|Buddha's hand fruit, "open hand" appearance when ripe|
|Variety:||C. m. var. sarcodactylis|
|Citrus medica var. sarcodactylis|
(Siebold ex Hoola van Nooten) Swingle
Citrus medica var. sarcodactylis, or the fingered citron, is an unusually shaped citron variety. The fruit is segmented into finger-like sections, like those seen on pictures and statues of Buddha. It is called Buddha's hand in Nepali(Buddha ko haat). Chinese (佛手柑), Japanese (仏手柑), Korean (불수감) and Vietnamese (Phật thủ).
The different types of this citron variety have shapes from "open-hand" types with outward-splayed segments to "closed-hand" types, in which the fingers are kept together. There are also half-fingered fruits, in which the basal side is united and the apical side fingered. The origin of this kind of citron can be traced back to Nepal or China, where most domesticated citrus fruits originate. It has a sweet, lemon blossom aroma and no juice or pulp. The mild-tasting pith is not bitter, so the fruit can be zested or used whole.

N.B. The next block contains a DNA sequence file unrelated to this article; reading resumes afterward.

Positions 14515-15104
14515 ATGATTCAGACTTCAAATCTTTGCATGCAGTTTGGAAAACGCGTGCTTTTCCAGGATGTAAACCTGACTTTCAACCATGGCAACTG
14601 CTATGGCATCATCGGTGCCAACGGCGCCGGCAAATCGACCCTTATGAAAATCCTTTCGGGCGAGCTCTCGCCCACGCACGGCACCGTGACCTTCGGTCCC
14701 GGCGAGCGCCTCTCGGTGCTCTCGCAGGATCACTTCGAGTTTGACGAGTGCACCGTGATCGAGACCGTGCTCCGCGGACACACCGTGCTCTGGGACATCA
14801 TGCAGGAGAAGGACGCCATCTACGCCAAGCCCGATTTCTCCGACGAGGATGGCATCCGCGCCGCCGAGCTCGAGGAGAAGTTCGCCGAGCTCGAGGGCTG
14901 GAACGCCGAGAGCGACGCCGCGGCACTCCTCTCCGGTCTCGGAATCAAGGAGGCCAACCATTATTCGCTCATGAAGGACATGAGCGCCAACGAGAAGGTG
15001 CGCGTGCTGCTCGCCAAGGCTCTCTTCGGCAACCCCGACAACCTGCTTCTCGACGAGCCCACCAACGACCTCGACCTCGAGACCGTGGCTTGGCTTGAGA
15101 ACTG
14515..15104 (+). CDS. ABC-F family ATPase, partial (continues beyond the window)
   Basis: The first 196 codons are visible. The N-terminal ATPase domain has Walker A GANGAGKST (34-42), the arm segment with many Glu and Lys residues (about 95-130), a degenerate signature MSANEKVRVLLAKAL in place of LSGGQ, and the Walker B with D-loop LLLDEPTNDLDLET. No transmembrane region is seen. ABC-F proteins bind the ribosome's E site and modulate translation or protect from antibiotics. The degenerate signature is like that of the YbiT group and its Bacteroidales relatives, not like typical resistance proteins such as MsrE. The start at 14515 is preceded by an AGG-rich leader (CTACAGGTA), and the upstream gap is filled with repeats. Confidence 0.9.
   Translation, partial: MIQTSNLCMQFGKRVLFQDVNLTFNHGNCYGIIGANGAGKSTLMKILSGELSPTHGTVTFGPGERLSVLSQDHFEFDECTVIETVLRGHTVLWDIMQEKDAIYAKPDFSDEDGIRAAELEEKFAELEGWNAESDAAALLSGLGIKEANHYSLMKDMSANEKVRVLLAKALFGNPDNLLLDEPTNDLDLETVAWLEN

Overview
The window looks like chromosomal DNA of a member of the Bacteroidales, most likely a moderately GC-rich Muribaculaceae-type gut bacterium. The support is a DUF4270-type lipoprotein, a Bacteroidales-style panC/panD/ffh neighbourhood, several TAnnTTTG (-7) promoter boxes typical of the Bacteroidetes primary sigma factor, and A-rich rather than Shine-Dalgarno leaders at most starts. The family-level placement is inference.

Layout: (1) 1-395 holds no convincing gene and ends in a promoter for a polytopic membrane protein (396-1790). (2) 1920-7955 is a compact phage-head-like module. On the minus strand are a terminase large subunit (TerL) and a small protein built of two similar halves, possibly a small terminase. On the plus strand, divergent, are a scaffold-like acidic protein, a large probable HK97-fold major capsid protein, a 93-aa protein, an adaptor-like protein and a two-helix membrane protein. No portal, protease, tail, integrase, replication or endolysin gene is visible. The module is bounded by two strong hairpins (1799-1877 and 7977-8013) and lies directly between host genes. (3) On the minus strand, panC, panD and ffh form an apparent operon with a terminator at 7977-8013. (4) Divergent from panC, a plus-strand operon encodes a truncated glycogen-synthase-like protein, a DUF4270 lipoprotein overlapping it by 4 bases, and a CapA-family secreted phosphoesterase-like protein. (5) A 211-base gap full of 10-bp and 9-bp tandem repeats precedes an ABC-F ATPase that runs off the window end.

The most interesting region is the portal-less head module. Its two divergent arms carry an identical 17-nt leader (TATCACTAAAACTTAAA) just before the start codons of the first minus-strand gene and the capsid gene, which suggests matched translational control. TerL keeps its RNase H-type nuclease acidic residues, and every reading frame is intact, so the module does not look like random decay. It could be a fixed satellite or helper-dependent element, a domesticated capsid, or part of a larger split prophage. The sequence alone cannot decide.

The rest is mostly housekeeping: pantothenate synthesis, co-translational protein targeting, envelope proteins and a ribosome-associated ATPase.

References[change | change source]
- Karp, David , Winter 1998 Buddha's Hand Citron, Flavor and Fortune, Vol. 5, No. 4 pg 5–6, Institute for the Advancement of the Science and Art of Chinese Cuisine, Kings Park, NY